Former NBC and CBS Fill-In Anchor Blames Deregulation for Fall of TV News

Never mind nightly TV newscasts are geared toward older generation. Never mind scandals like Dan Rather and the falsified National Guard documents leading up to the 2004 presidential elections have caused people to look for their news from other sources like the Internet and talk radio.

Former "CBS Evening News" weekend and fill-in anchor and NBC's "Meet the Press" and "Nightly News" co-anchor Roger Mudd places the blame for the decline of television news on there being too many choices - with cable television.

"[B]ut there were so few [good TV news writers] because we became dependent on pictures and that coupled with deregulation of television, when you had three, four networks - and suddenly, there are 20, then there are 50 and now there are 300 and however many - 500," he said. "And as a consequence, the pie that used to be sliced three or four ways is now slivers and as a consequence, everybody is trying to hold on to their little audience and to do that, you got to entertain."

Mudd spoke to an audience at Politics & Prose Bookstore in Washington, D.C., on April 13. He was promoting his book "The Place to Be: Washington, CBS, and the Glory Days of Television News."

Mudd said "the one bright light that still shines" was PBS's "NewsHour with Jim Lehrer," but that there was very little cause for optimism for TV news.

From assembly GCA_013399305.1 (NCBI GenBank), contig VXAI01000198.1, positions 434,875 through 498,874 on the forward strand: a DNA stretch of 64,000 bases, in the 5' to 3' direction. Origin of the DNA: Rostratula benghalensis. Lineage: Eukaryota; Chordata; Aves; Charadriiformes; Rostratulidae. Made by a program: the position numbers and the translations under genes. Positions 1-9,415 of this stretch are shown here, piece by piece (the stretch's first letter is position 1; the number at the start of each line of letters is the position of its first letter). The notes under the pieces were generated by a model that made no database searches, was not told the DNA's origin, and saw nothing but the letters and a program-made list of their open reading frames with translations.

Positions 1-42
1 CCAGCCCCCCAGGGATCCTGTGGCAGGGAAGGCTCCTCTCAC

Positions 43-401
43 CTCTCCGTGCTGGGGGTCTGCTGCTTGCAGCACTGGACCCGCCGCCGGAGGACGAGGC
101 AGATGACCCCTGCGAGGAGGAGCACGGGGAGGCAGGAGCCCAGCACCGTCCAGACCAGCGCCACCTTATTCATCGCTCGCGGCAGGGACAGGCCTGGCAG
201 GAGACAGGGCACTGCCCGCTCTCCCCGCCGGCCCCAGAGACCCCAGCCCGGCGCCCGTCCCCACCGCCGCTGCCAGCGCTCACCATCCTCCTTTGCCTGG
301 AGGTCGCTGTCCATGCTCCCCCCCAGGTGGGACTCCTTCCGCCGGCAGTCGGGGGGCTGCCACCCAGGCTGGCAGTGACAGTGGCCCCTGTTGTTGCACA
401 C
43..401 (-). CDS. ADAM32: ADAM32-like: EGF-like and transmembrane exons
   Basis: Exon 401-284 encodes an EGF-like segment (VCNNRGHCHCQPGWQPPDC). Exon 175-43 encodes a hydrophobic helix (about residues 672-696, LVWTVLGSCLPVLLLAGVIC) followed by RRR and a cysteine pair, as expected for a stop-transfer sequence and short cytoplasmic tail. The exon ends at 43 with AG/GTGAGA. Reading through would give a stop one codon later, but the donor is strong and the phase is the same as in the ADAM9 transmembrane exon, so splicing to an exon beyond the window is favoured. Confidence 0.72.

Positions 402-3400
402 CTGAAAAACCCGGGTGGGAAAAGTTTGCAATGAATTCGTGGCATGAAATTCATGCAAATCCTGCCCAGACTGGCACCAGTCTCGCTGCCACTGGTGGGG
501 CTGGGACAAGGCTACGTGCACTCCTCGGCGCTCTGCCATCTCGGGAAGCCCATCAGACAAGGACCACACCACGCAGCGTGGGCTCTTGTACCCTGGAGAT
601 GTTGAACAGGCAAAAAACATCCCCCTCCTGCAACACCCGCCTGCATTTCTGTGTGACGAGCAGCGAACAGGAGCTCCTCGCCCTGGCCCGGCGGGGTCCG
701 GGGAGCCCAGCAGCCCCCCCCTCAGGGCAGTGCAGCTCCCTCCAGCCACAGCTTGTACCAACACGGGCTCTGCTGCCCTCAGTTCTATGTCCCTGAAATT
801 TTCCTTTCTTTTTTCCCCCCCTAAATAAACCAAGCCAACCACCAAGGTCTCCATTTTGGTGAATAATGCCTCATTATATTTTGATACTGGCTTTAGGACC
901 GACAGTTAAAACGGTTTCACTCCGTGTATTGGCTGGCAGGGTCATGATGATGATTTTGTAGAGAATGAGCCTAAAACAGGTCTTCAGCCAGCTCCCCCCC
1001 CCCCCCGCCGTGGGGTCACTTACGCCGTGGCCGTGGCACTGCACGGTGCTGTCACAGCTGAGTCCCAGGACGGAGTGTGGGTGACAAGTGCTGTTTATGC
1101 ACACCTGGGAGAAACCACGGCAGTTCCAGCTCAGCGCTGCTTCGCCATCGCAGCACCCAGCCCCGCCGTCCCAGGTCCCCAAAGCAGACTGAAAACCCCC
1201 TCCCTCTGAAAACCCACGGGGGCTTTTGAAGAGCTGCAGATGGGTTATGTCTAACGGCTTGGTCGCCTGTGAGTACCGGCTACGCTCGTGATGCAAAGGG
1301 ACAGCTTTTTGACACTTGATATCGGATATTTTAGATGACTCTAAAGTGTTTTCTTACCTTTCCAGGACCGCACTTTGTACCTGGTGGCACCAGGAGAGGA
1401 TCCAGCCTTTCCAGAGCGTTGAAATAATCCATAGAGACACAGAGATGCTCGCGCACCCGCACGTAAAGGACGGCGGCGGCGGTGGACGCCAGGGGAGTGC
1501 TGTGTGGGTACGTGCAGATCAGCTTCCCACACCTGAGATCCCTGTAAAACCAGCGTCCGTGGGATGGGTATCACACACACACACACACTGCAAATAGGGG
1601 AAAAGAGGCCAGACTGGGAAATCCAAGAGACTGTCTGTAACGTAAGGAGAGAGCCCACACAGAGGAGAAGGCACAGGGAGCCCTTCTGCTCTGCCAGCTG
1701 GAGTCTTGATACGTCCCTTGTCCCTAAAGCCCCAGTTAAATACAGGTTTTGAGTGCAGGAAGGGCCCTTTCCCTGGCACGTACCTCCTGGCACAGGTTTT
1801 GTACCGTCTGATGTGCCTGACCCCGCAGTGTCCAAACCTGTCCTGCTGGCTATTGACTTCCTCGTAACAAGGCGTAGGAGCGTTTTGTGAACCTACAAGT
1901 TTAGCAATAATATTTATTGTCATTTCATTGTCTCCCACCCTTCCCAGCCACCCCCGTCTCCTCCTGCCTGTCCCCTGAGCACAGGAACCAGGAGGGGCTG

"It's disappointing and it's almost self-defeating because the attention-span is getting shorter and shorter," Mudd added.

Mudd accused the media of "following the flag" in the lead-up to the Iraq war for not altering public opinion prior to the invasion.

"[I] think that one of the weaknesses with the press, more so with television, is that they tend to follow the flag in times of national crisis, when all his advisors say this is the way it is," Mudd said. "The tendency is - there are exceptions like the McClatchy papers for instance - the tendency is to go with the leadership and that gets us into a lot of trouble. It's not self-correcting and I think in this case, those were the circumstances that caused the press to wobble on following up with what should have been followed up."